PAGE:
Color application for very color-sensitive pupils
Establish a very balanced color scheme with minimal contrasts and without vivid and glaring colors
Interior design (color)
strong sensory hypersensitivity (for color), Central coherence and Cognitive shifting
In order to
avoid sensory overload and confusion and to promote concentration.
In the theme ‘color’ the rule of thumb is mentioned that hypersensitivity to colors generally increases along with the seriousness of the autism. This recommendation is aimed at schools and school classes for students at the ‘serious’ end of the spectrum who require more far-reaching measures.
Less far-reaching measures are proposed in recommendation 116. They are: application of soft, muted colors and/or pastels and to avoid vividly glaring colors. Colors at the ‘cool’ end of the color-spectrum are advisable that is to say green, blue and white, while red and yellow, at the ‘warm’ end are discouraged.
Further-reaching measures can also be proposed; one can implement a ‘more of the same’ action or one might need to implement actions aimed at students for whom collective (i.e. pertaining to the whole school or class) measures will backfire.
“More of the same” is simply toning down: more softness, more muted colors and pastels and an extreme reduction of contrast and reflection. The exclusive use of matte colors is to be preferred.
Reduction of contrast can be achieved by strongly limiting the number of colors, preferably to white, soft blue and soft green or to two (and in extreme cases just one) of these colors. Door- and window frames should have the same color as the doors and the walls. The color of furniture and other inventory should only marginally differ in color from the surrounding and floor colors.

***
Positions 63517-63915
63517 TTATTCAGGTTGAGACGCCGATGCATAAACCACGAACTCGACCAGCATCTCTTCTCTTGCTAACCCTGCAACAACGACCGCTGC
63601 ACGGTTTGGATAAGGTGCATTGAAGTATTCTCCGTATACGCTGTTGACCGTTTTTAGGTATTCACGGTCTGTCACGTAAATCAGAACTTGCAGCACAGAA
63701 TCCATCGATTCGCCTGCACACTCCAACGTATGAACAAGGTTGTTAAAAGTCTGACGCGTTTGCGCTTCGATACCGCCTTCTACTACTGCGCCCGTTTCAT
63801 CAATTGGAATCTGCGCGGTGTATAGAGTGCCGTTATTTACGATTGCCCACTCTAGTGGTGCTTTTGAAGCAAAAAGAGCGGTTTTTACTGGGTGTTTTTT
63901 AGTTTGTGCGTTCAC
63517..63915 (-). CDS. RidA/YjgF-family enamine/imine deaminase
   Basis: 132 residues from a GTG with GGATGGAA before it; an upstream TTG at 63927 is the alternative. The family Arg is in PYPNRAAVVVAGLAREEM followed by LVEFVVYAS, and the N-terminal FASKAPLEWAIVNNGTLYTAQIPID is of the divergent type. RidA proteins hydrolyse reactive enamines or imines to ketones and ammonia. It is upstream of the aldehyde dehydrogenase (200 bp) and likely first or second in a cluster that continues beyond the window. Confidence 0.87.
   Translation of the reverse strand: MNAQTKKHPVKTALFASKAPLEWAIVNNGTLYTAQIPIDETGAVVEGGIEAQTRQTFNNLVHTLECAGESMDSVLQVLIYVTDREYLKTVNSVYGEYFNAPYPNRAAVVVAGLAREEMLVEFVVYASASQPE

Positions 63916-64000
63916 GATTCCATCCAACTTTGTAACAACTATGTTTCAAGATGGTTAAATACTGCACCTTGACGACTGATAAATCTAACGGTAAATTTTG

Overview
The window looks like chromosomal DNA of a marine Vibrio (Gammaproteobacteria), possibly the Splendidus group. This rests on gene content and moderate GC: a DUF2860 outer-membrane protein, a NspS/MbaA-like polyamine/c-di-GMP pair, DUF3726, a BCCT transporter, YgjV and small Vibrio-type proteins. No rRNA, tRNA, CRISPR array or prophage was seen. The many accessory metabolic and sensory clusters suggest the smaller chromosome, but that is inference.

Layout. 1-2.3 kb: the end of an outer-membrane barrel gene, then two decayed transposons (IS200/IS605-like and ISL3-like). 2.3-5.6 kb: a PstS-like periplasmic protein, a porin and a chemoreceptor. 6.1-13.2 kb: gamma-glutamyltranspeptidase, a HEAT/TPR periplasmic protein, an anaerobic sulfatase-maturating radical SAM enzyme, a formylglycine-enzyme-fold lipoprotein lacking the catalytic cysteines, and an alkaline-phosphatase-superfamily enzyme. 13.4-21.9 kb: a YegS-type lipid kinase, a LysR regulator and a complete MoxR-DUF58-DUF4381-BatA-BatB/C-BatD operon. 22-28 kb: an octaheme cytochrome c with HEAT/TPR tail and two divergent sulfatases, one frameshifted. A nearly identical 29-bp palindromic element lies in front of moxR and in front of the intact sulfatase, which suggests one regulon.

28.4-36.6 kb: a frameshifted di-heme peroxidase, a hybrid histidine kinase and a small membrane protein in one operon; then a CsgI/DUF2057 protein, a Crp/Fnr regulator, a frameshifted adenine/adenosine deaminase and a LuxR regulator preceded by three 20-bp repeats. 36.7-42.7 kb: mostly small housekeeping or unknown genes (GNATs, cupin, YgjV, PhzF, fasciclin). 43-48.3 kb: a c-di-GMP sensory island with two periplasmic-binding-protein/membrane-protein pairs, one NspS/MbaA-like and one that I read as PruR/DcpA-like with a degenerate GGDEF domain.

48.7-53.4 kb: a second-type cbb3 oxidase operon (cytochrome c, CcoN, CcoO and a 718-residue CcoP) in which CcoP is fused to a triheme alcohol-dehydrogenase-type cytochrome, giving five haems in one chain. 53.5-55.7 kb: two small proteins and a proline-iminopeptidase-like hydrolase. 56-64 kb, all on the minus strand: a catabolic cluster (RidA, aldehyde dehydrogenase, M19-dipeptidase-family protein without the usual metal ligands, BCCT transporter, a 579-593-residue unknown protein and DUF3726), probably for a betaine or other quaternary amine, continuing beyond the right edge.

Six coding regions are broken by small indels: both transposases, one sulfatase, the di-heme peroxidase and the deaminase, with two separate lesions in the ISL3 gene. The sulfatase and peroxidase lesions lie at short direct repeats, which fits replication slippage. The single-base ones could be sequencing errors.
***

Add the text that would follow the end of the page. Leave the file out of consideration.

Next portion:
The recommendation elsewhere to keep cupboards closed and to avoid clutter, also works to keep objects of possibly disturbing colors out of sight.
Towards the end of the theme ‘color’ the remark is made that some cognitive problems such as inflexibility and fragmented perception are exacerbated in surroundings with adjacent changing colors. An added advantage of the simplification of the color image is that such problems are lessened as well.
As the color image in and around the classroom becomes more uniform, the problems of the individual student who reacts differently to colors than his or her peers, becomes more pressing. That is, for instance the case when someone has an overpowering aversion towards certain colors which are advised above. (The same may be true for contrasts, glare and reflection.) If these are temporary and infrequent aversions, a time-out space with appropriate colors, may be a solution. In case it’s a permanent repulsion then individual solutions can be found such as wearing colored glasses (which lay outside the reach of this website; information about such devices is easy to find).